Narrated by Zirr ibn Hubaysh from the Tabi’un, he reported that he asked Ubay ibn Ka’b: “Ibn Mas’ud said that anyone who regularly prays at night throughout the year may coincide with Laylat al-Qadr. What is your opinion?” Ubay ibn Ka’b replied: “By the One besides whom there is no deity, the Almighty, Laylat al-Qadr is in the month of Ramadan. It is the night when the Prophet Muhammad (peace and blessings be upon him) commanded us to stand in prayer, and it is the twenty-seventh night. The sign of this was the sun rising on that morning without rays, pure and clear.”12

6. It is Twenty-fourth Night

It is narrated that Ibn Abbas said: “Search for the Night of Qadr in the twenty-fourth night of Ramadan.” 13

7. It is the Night of the Twenty-third or Twenty-second

The respected Abdullah ibn Unays narrated the following incident: “I was present in the gathering of the Seljuk family; I was the youngest among them. They said among themselves, ‘Who will go to the Prophet (peace and blessings be upon him) to inquire about the Night of Decree (Laylat al-Qadr) for us?’ It was the morning of the twenty-first night of Ramadan at that moment. I undertook this task and set out on the journey, and I met the Prophet (peace and blessings be upon him) during the evening prayer. After the prayer, I waited in front of the blessed house. He came to me and said, ‘Come in!’ I entered immediately. Dinner was served in front of us. Due to the scarcity of food, I held back a bit. When the meal was finished, he said, ‘Give me my shoes,’ and he stood up. I stood up with him. He asked me, ‘Do you have any need?’ I replied, ‘Yes, a group from the Seljuk family has sent me to inquire about the Night of Decree for you, O Messenger of God (peace and blessings be upon him).’ Upon this, he asked, ‘Which night is tonight?’ I said, ‘It is the twenty-second night.’ He said, ‘Indeed, the Night of Decree is this night.’ Then he turned to me and referring to the twenty-third night, he said, ‘Perhaps it is the coming night.’14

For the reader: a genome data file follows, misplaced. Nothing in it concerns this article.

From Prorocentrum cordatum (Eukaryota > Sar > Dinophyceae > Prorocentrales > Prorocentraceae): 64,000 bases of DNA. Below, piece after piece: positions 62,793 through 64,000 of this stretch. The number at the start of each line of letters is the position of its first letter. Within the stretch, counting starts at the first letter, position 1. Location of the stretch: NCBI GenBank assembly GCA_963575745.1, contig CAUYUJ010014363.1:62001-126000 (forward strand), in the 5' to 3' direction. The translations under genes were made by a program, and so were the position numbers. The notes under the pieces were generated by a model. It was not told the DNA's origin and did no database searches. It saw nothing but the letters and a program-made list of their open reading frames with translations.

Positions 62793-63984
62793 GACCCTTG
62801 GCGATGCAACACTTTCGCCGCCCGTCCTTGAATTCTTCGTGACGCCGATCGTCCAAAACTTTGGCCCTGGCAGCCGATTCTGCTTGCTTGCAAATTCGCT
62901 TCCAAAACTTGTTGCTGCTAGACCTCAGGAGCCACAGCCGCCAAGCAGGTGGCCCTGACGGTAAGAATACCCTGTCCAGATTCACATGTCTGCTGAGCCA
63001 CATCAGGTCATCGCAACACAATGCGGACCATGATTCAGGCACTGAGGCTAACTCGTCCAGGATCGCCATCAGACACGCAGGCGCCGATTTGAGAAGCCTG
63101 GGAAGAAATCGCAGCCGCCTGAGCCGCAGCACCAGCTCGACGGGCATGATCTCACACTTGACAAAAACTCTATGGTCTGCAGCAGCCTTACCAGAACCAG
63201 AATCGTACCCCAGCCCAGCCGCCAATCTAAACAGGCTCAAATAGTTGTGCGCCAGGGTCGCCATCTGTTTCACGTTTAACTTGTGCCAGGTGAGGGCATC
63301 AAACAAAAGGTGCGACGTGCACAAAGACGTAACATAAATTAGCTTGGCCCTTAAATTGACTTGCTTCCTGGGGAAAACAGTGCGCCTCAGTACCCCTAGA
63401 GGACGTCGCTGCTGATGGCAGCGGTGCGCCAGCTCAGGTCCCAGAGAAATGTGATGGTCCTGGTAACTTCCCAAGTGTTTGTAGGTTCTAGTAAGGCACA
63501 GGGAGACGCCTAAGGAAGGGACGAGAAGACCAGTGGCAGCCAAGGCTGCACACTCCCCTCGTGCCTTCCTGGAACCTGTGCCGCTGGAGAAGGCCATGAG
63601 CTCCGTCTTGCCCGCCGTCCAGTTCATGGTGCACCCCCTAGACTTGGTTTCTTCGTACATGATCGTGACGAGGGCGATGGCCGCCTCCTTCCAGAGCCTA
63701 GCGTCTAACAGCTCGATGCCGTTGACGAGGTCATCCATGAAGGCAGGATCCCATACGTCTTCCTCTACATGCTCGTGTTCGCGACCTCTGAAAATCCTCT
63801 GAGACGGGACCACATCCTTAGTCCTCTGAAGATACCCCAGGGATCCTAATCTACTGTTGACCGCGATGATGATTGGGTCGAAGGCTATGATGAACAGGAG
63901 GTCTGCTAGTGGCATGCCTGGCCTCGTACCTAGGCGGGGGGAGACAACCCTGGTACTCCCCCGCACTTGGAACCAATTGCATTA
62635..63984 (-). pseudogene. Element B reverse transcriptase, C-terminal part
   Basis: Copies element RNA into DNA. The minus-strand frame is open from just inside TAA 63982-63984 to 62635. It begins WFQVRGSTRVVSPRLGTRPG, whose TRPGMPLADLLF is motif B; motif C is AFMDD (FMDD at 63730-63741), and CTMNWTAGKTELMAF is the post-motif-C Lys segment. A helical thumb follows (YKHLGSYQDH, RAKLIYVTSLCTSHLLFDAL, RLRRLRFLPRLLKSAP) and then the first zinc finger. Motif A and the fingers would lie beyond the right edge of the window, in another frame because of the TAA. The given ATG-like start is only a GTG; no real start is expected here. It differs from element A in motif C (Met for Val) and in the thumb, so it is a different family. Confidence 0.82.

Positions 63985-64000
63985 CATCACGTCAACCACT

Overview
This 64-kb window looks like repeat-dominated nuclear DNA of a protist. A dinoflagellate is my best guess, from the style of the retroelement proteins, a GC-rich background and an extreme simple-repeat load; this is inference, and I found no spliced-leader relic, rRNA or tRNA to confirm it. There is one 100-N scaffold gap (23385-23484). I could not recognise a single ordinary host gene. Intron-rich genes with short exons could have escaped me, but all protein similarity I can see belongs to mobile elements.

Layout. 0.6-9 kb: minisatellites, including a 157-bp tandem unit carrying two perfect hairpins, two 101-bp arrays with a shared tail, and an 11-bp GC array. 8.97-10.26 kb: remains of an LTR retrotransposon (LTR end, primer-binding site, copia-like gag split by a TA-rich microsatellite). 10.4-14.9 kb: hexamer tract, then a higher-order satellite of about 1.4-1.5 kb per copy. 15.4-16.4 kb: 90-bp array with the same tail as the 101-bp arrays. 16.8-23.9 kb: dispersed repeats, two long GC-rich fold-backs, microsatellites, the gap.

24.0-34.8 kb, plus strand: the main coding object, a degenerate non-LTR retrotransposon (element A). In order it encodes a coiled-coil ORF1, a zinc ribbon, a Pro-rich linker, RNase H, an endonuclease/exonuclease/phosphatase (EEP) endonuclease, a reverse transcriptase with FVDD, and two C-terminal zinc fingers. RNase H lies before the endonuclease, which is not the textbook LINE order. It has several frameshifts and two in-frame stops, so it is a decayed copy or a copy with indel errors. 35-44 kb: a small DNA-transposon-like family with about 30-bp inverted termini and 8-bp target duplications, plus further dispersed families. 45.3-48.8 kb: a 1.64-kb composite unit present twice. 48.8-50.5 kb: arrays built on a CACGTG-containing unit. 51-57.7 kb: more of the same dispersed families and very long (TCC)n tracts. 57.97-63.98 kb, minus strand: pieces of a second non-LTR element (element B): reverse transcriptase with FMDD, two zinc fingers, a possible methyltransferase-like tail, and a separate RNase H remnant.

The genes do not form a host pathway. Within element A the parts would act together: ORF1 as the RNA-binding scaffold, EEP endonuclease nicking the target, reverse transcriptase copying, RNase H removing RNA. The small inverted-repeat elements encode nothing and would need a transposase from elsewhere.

The respected Abdullah ibn Unays al-Juhani said: “Once I came to the Messenger of God (peace and blessings be upon him) and said, ‘O Messenger of God (peace and blessings be upon him), my home is in the countryside, I live far away, and praise be to God, I also perform my prayers there. Please tell me of a night (to observe) during Ramadan so that I may come and observe it in this mosque in Medina.’ He said to me, ‘Come on the twenty-third night!’

The narrator, Muhammad ibn Ibrahim, said: “I asked Damura, the son of Abdullah ibn Unays, ‘How did your father act on that night?’ He replied, ‘After performing the afternoon prayer, my father would stay in the mosque and would not go outside for any need until the morning prayer. After performing the morning prayer, he would mount his riding animal waiting at the door of the mosque and return to his home in the countryside.’”15

8. It is the Twenty-first Night